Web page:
Maryland basketball beat the Iowa Hawkeyes on the road on Thursday. During the game CBS Sports’ Seth Davis delivered a hot, hot take on Twitter dot com that only people in College Park would be sensitive to.
Kevin Huerter is a better version of Jake Layman.— Seth Davis (@SethDavisHoops) January 20, 2017
The Maryland fan base had a few responses:
@SethDavisHoops not true... just because they are long and white doesn't make them similar at all....— B. M. Stein (@steinyball5) January 20, 2017
@SethDavisHoops hot takes— Ross Jespersen (@rosslaboss) January 20, 2017
@SethDavisHoops Huerter as freshman is nowhere near Layman as senior. However, comparing freshmen versions of each other Huerter is ahead.— Barno (@DCBarno) January 20, 2017
@SethDavisHoops a lot more consistent and doesn't stand on the corner as much. Agree— BarstoolReags (@BarstoolReags) January 20, 2017
There is really only one way to link Kevin Huerter and Jake Layman. Testudo Times spoke to Layman last year and he explained that his uncle played college ball at Siena with Huerter’s father. So he helped recruit him. But the similarities are far and between after that.
The differences start but don’t end with Huerter’s red hair and Layman’s wavy blonde mane.
Huerter played point guard in high school and shows clear vision running the floor when asked. Layman never led the fast break because he was a forward; Huerter is a guard.
Huerter shoots from deep off the dribble and is one of the team’s top scoring options. When asked to defend top opposing players the 6’6 Huerter takes on another guards, like Iowa’s Peter Jok. Layman, meanwhile, would take on bigger opponents. Layman made his name as a defensive player first, and in a big win against Iowa last season shut down another big man, Jarrod Uthoff.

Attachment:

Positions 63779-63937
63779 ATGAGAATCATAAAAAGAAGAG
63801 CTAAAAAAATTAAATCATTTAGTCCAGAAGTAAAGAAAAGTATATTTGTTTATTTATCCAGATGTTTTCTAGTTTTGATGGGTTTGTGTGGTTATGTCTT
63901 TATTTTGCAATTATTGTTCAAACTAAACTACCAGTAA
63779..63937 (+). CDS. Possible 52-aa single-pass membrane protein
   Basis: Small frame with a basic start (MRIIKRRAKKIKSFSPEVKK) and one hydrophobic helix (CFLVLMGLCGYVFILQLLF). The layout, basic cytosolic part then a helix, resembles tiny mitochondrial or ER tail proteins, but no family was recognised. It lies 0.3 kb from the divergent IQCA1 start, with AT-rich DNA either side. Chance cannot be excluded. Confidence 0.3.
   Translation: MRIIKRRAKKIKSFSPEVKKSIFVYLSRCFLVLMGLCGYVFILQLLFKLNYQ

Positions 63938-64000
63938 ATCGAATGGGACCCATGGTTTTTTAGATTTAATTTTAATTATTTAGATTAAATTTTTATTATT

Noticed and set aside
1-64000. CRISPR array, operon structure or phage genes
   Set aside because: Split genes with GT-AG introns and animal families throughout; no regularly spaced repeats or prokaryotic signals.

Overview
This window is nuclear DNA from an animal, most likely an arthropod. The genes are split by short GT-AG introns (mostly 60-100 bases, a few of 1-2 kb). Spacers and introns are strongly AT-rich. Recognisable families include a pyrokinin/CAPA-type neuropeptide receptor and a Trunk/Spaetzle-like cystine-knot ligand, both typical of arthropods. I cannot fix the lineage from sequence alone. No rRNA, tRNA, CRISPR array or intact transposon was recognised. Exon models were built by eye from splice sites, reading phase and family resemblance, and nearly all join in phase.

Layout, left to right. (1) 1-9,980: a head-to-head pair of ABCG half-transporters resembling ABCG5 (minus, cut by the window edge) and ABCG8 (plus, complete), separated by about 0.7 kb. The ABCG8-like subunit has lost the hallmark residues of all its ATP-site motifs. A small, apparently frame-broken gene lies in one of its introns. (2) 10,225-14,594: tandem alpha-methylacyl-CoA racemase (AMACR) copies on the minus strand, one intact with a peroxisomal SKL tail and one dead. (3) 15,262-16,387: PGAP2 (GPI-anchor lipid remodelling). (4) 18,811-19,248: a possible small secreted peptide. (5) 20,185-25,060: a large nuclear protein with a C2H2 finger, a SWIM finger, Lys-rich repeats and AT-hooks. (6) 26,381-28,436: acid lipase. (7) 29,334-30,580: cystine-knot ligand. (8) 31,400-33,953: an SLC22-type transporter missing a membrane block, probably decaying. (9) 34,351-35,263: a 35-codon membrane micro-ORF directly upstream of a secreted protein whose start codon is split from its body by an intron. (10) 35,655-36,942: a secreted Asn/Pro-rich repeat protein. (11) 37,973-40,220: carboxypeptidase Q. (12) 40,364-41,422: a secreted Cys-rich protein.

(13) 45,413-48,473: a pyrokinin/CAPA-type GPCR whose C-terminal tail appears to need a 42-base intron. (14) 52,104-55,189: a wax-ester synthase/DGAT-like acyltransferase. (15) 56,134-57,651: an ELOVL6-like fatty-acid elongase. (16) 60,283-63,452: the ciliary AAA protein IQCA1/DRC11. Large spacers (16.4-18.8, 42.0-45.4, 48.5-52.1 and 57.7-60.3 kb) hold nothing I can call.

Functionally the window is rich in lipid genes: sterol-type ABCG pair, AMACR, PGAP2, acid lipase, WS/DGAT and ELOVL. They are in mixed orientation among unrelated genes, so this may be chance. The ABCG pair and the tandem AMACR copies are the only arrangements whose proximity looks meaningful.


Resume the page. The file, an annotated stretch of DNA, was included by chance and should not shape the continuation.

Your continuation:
The 6’9 forward was more of a catch-and-shoot option in college who was capable — and expected — to slash to the rim. Huerter gets to the stripe a mere 1.5 times per 100 possessions, where Layman earned his way to the line 5.5 times per 100 possessions for his entire career.
The two may start at “small forward,” but that doesn’t mean they play the same. Melo Trimble starts at shooting guard; would anyone label him as one? Huerter plays more of a shooting guard’s role, while Layman thrived in the power forward spot.
Not only does Davis’ take make little sense considering both Huerter and Layman are completely different players, but it’s also an unfair one to make for a freshman 19 games removed from high school. Of course Huerter isn’t better than a four-year veteran.
Davis isn’t the first and won’t be the last to compare the caucasian three-point shooters. But the silliness and laziness of forcing the comparison should be noted. Layman was great, and the uniqueness of his size and skill set made him an NBA draft pick. Huerter is off to a booming start himself. Let’s stop comparing the two.